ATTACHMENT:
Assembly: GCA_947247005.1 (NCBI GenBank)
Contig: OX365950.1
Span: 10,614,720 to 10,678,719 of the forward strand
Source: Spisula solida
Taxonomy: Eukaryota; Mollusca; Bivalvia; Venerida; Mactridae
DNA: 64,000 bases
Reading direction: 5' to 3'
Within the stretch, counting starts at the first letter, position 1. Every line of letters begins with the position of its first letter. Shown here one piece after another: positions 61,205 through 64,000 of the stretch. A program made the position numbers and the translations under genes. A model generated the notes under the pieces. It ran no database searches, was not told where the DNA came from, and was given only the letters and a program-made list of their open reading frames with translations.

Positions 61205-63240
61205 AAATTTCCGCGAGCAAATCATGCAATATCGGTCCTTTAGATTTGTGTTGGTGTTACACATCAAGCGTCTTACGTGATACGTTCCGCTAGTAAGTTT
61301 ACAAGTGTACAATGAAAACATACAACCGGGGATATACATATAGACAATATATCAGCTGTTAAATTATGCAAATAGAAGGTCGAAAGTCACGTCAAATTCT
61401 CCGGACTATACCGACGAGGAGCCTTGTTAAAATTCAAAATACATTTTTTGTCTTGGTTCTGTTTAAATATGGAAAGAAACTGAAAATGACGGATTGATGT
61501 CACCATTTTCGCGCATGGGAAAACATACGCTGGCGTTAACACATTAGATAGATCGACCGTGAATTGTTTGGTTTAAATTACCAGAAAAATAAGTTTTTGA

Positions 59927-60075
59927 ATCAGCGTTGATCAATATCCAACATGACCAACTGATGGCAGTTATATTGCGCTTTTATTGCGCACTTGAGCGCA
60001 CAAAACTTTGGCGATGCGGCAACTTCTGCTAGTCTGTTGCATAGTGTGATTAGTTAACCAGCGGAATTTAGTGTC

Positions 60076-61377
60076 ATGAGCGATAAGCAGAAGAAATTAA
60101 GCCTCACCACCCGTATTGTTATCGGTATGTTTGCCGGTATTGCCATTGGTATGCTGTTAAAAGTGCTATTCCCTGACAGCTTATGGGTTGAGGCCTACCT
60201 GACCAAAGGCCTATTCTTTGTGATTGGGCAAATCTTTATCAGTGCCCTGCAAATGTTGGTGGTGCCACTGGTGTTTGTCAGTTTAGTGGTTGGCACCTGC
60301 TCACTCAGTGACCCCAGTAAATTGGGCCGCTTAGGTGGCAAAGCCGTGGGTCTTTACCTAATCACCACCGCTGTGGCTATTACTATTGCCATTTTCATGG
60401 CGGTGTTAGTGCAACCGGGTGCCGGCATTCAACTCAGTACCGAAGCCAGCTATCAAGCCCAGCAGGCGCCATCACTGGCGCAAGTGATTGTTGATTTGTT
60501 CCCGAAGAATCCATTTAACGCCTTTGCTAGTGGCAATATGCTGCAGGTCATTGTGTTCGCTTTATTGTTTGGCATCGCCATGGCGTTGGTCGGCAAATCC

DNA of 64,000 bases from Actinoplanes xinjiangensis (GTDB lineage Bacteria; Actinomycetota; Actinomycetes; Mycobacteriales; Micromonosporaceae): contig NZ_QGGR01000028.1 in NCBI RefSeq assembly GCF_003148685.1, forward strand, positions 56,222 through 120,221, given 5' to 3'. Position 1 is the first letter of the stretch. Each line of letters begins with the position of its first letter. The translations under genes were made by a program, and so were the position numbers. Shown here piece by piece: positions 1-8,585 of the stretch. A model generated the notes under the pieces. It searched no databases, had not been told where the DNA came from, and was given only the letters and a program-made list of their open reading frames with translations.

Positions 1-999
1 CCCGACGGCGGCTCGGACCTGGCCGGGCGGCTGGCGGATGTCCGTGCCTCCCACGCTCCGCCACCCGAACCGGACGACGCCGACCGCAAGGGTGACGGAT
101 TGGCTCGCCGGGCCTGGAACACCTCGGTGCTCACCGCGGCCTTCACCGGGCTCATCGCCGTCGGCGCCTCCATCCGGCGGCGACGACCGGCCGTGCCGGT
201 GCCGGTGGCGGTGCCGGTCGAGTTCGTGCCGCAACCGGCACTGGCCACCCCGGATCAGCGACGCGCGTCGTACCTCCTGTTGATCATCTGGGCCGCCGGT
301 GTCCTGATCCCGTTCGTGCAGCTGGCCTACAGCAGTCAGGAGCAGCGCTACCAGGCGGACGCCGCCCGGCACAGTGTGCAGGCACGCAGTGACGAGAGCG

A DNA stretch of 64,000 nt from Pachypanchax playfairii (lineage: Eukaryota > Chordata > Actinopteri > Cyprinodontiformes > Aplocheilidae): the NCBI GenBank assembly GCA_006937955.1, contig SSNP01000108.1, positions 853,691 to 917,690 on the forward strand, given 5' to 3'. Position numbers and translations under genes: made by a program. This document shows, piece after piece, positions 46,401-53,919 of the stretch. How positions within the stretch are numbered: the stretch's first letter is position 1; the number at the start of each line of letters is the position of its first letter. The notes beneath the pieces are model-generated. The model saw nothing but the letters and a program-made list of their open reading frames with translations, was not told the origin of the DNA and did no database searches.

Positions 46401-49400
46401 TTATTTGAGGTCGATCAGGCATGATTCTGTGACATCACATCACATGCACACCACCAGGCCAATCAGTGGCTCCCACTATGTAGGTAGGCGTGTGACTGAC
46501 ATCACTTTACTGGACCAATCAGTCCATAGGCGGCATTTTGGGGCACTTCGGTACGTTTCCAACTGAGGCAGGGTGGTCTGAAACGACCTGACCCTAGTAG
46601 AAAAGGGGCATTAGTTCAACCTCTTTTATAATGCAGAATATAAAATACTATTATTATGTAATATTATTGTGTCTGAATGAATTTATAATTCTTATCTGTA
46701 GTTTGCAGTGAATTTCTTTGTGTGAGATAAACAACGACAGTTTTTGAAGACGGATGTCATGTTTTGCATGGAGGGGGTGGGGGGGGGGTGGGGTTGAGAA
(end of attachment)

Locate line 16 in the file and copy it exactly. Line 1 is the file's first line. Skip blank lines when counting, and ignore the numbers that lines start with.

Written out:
60001 CAAAACTTTGGCGATGCGGCAACTTCTGCTAGTCTGTTGCATAGTGTGATTAGTTAACCAGCGGAATTTAGTGTC